Sharp volcanic reds, grey river clays tinted with soft blues, yellows like mustard, bright flashes of orange and gemstone purples. Before you spend time searching the environment around you, it’s hard to imagine a full spectrum of colour coming from earth pigments, from whenua. We are more used to shiny bottles of coloured acrylic or bright tubes of foreign oil paints – of unknown origin or maker. But for the majority of human history earth pigments have been a primary resource for art making, and in some pockets of humanity, like te ao Māori, the use of earth pigments remains a constant resource of creativity. A highly localised medium, whenua is political, it is cultural and it is sacred.
In Aotearoa, whenua has been used by Māori for many purposes. Whenua is a dye for clothing and a stain for taonga. The bright red adorning a wharenui would have historically been kōkōwai, a rich iron- oxide pigment. The application of whenua could be ceremonial, sacred, but also domestic; there’s a painted depiction that I love of a young person from Ngāti Awa adorned with kōkōwai on the cheeks. Sometimes it served a practical purpose too, like layers of pukepoto or clay covering the body to protect from insect bites. The legacy of whenua as adornment was on display at this year’s Te Matatini competition in the smoky grey silt on the legs of the Mātangirau kapa from Wairoa – silt gathered that very week in the wake of Cyclone Gabrielle which had destroyed their hometown.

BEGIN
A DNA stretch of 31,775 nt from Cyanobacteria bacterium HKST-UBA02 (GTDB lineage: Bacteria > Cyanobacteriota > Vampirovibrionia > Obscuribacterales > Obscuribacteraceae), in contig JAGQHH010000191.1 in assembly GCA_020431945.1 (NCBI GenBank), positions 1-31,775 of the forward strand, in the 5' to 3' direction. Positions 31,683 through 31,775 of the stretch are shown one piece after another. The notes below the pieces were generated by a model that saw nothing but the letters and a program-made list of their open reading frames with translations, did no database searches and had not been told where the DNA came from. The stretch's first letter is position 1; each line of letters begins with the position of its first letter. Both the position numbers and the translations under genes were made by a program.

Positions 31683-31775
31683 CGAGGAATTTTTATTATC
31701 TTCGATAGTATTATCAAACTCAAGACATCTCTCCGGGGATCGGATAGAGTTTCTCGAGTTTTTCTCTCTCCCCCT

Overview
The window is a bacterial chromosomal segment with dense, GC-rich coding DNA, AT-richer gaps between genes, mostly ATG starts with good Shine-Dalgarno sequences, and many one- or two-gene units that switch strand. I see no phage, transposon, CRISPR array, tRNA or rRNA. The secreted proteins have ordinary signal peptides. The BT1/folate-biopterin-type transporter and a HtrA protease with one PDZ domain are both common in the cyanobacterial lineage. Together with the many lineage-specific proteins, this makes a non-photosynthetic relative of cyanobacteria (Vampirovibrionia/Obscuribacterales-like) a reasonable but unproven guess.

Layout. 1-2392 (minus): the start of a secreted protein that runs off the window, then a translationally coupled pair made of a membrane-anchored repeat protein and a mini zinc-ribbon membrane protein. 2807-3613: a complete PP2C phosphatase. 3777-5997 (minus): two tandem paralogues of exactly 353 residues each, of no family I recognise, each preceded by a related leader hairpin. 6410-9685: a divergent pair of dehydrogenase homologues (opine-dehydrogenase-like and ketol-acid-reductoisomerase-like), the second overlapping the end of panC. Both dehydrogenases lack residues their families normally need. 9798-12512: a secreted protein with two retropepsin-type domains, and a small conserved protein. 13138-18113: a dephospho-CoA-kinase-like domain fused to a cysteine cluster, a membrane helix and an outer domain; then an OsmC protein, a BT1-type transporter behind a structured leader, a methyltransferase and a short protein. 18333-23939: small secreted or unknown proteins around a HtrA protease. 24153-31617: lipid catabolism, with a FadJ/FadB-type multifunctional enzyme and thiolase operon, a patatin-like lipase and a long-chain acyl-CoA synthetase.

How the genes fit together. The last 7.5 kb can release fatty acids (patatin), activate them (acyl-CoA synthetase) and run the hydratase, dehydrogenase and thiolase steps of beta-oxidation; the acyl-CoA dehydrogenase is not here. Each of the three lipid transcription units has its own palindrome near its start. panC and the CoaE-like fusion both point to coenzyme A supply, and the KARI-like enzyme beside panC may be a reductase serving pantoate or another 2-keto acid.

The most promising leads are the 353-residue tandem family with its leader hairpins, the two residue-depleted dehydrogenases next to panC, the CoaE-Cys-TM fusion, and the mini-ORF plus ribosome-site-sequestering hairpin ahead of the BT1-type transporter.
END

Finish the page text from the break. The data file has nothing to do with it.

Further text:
The use of whenua in contemporary art by Māori artists will always speak to the historical legacy of the resource. I think of Areta Wilkinson and Ross Hemera, both influential Ngāi Tahu artists and members of the Paemanu collective, who have been using whenua in their creative art practice for a long time. Hemera has spoken of his childhood visits to sites of Ngāi Tahu rock art, and being prompted by his father to draw them with paper and crayon. Some of those sites are no longer accessible, but are reflected in his artworks. For Hemera, the kupu for kōkōwai is maukoroa.